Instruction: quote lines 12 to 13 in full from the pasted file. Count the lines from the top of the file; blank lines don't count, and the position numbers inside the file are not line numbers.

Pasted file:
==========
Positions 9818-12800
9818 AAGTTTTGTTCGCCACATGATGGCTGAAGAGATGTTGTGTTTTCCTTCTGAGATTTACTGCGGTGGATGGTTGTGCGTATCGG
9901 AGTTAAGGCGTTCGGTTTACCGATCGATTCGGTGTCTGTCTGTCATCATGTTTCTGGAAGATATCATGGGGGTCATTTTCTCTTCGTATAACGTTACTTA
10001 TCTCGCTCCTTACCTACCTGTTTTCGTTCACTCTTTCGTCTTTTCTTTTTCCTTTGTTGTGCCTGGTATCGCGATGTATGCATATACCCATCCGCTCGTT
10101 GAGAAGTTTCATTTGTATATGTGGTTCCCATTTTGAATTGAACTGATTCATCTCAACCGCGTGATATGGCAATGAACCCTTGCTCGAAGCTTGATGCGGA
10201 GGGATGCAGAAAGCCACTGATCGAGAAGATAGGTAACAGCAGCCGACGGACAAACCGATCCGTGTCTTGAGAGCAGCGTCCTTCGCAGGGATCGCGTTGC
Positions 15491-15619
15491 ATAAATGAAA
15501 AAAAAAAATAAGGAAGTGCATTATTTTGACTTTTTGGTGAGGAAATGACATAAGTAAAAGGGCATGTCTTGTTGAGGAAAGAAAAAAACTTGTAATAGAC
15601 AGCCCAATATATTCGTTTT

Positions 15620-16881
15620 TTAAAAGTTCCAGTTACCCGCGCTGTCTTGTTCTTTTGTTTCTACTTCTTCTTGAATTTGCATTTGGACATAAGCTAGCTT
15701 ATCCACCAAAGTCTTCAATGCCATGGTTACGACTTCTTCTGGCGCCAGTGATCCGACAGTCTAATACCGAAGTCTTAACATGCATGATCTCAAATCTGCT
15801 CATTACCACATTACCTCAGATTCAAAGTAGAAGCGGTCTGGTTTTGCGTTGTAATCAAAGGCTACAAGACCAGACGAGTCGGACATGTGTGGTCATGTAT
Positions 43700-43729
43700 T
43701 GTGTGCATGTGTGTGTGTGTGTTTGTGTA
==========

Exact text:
15620 TTAAAAGTTCCAGTTACCCGCGCTGTCTTGTTCTTTTGTTTCTACTTCTTCTTGAATTTGCATTTGGACATAAGCTAGCTT
15701 ATCCACCAAAGTCTTCAATGCCATGGTTACGACTTCTTCTGGCGCCAGTGATCCGACAGTCTAATACCGAAGTCTTAACATGCATGATCTCAAATCTGCT